Arias from I masnadieri, Un ballo in maschera, Il trovatore, I vespri siciliani, Il Corsaro, Attila, Ernani, Macbeth, Luisa Miller, and La traviata
Guest Reviewer, Alexander Campbell
Operatic recital releases, especially debut ones, can sometimes be a mixed bag. They will of course find a home in the collections of already committed admirers familiar with the artist, and they can certainly help promote a budding career. The repertoire selected must provide a suitable showcase for vocal and interpretative skill, be diverse, appeal, intrigue and yet promise more for the future.
In a personal note in the nicely detailed booklet (including texts and translations) the Ukrainian soprano Olga Mykytenko describes her career-long affinity with Verdi’s music, and particularly how the roles of the idealistic composer have inspired her. Some of this is reflected in her performances – indeed it is those that are more intimate from the early operas that catch her at her imaginative and vocal best. Her plangent tone is appealing and the strength of the voice in all registers impressive throughout. Yet, the close balancing doesn’t always favour her since occasional stresses on the line and tone become evident, along with a few lapses of precision in her execution of some coloratura passages.
The recital starts with Amalia (I Masnadieri) and then Amelia (Un ballo in maschera). Amalia’s graveside lament at the tomb of her uncle brings a palpable sense of anguish and nerviness to the introduction and the joyful concluding cabaletta shows her technique in florid music – fluttery trills and assured decoration. Amelia’s plea to see her son, “Morro, ma prima in grazia”, is impassioned and the strength of Mykytenko’s lower-register a distinct asset. Elena in I vespri siciliani is a tricky role for it encompasses the need for a dramatic voice early in the work and delicacy, poise and agility later. The soprano acquits herself well in “Arrigo! ah! Parli a un core”, expressing understanding of her lover’s moral dilemma.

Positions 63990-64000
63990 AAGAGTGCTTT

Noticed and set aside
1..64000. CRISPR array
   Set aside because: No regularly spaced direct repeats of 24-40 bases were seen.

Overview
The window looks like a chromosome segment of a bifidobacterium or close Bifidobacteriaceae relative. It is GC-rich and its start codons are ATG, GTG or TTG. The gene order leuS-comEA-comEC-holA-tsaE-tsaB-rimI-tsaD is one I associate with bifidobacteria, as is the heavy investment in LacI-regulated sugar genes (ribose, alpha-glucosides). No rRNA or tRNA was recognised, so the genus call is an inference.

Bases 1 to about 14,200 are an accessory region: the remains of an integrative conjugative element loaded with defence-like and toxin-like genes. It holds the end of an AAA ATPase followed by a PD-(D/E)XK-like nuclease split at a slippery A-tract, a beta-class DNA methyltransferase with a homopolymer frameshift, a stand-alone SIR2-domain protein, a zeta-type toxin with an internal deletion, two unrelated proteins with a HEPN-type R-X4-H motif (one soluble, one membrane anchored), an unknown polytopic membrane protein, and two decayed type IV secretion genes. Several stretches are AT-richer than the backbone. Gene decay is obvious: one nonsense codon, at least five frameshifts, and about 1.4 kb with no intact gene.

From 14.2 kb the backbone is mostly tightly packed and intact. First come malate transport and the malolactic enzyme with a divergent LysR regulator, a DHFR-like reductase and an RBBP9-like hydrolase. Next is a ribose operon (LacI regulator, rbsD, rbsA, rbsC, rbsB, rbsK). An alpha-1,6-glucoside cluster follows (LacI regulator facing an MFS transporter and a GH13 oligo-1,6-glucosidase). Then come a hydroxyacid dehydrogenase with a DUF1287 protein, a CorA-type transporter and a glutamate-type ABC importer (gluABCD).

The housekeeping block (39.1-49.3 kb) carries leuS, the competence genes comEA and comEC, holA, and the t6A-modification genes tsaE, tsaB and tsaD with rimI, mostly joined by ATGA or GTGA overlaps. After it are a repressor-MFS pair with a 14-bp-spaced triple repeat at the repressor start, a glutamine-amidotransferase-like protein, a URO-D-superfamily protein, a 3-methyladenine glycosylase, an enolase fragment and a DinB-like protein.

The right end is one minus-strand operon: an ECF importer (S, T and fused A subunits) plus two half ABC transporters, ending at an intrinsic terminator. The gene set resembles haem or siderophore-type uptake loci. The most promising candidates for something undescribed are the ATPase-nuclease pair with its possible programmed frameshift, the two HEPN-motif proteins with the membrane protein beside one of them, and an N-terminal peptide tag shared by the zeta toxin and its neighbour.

Mykytenko also tackles two of Verdi’s rather more fearsome ladies in the forms of Odabella (Attila) and Lady Macbeth. Both have arias requiring force and vocal dexterity to express their lust for revenge and power respectively and Mykytenko certainly isn’t afraid to harden her tone and attack the words to convey meaning and a fearsome quality to her singing. Both ladies have vulnerable sides too and here the soprano scores well in bringing the contrasting aspects of these characters to life.
Odabella’s cavatina “Oh, nel fuggente nuvolo”, where the voice is supported by flute and harp especially (a classic bel canto mix) shows much expressivity. Lady Macbeth’s sleepwalking scene certainly has its moments – helped particularly by Kirill Karabits and the Bournemouth Symphony Orchestra from the “Di Fiffe il sire” section onwards where they conjure a chilling intensity. On this showing, it would be an enticing prospect to encounter Mykytenko in the theatre. Chandos CHAN 20144.